scope at his hand, to make complete work and get a thorough knowledge of the science. Water and gas in every room make this a very Eden to an enthusiastic student of this most delightful science. The third floor is to be divided into alcoves similar to the Mineralogical Cabinet in Jenks' Hall, and will be devoted to the cause of Natural History, as a place for the meetings of the Natural History Society, and a general Museum.

The plastering of the new chapel is about finished. It seems somebody has been playing an old joke. A Senior's room was entered not long since by one who sorrowfully enquired if he could borrow a copy of the By-Laws. He further declared that he thought it a shame to compel him to learn them by heart.

Have you your chappel speech written? is the usual salutation of one Senior to another. The efforts some of them are making to scratch out original ideas, with which to astonish, lower classmen, are pitiful.

Dr. Green has been appointed one of the Inspectors of Pennsylvania's Insane Asylums by Governor Geary.

Prof. Bloombergh has removed to the brick dwelling house lately purchased by the college from Mr. Miller. His old residence is occupied by students, as is also the one formerly occupied by Dr. Eskard. The residence of Prof. Coffin, since its removal to the east side of the campus, has been greatly improved by the addition of a conservatory. It has also been re-painted. The absence of his former beautiful shrubbery is noticeable. Time will remedy this defect, however, and the Professor will not very likely be compelled again to move his quarters.

T. F. Tillinghast, late Professor of Civil Engineering, paid the college a visit lately.

The uniforms of the Grant and Wilson club consist of blue capes and caps. In the latter part of September the club made an excursion to Allentown, also one to Bethlehem. The most noticeable inscription on their transparencies is "Education is Death to Greeleyism." The capes and caps of the Greeley and Brown club are white trimmed with brown.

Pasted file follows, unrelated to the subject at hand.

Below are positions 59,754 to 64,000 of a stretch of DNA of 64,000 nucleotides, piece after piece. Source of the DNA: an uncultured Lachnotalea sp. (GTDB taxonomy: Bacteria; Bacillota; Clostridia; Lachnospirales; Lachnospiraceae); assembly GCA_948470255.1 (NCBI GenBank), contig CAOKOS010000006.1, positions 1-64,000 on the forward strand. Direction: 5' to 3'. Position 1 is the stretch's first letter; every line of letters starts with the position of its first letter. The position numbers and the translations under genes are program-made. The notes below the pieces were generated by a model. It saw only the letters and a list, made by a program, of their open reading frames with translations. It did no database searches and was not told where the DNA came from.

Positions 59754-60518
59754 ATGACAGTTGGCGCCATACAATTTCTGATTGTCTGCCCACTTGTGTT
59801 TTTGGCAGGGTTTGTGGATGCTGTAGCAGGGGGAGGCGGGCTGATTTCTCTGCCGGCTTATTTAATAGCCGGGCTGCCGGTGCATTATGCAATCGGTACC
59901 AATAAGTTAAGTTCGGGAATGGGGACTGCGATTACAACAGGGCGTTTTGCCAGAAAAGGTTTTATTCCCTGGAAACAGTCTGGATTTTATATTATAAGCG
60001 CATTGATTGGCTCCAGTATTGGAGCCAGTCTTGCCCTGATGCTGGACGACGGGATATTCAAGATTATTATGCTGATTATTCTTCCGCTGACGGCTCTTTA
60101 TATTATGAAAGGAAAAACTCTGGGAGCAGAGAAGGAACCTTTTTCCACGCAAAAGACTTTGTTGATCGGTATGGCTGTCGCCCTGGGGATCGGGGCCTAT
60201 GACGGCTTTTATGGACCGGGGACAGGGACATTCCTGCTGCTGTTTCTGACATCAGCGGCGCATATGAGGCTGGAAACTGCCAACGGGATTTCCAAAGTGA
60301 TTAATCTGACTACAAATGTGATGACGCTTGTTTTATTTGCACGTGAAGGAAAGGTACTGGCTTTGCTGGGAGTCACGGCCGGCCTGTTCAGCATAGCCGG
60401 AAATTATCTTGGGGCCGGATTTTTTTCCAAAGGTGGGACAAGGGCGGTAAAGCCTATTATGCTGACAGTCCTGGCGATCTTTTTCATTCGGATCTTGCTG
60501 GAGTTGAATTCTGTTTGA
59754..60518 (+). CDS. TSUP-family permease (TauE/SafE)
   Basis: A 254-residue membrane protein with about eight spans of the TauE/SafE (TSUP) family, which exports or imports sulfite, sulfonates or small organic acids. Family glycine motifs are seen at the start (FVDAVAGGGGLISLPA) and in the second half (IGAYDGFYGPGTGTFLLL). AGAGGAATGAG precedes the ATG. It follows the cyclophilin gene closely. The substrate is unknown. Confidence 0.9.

A change has been made in the Department of Physics. Ganot has been substituted for Snell as a text-book. The classicals have the privilege of electing Elocution in place of the Mathematical parts.

The walls of the east wing of the Pardee Scientific Hall are completed. The whole is being pushed on with great energy.

We saw a Junior, who evidently is better acquainted with champagne than champaign, laughing the other day till his sides shook because a Freshman called the campus the champaign. Both had better consult Webster.

The chairs in the Greek Room (old Library) which in some mysterious manner were continually being smashed up, have been removed. Benches have been put in their place, which look as if they were intended to defy jack-knives, students, or anything else that might attack them.

MISCELLANEOUS ITEMS.

"We are Seniors now," and, as a matter of course, we study Mental Philosophy. Learned discussions are an every day occurrence. Many new theories on many new subjects have been advanced; but as to just how the mind acts during sleep has received special attention. One Senior, of undoubted ability, yet of doubtful application, actually dreams and so vivid was his dream and so retentive his memory that he relates his dream as follows to a chosen few of his classmates : "" We were in the recitation room but a few minutes, when in rushed a whole host of the fair ones of the earth; whereupon I awakened."

Classmate. "Ain't you sorry your dream ended so soon after the arrival of the ladies?"

Dreamer. "No, indeed, for I am sure I would have fizzled, as usual."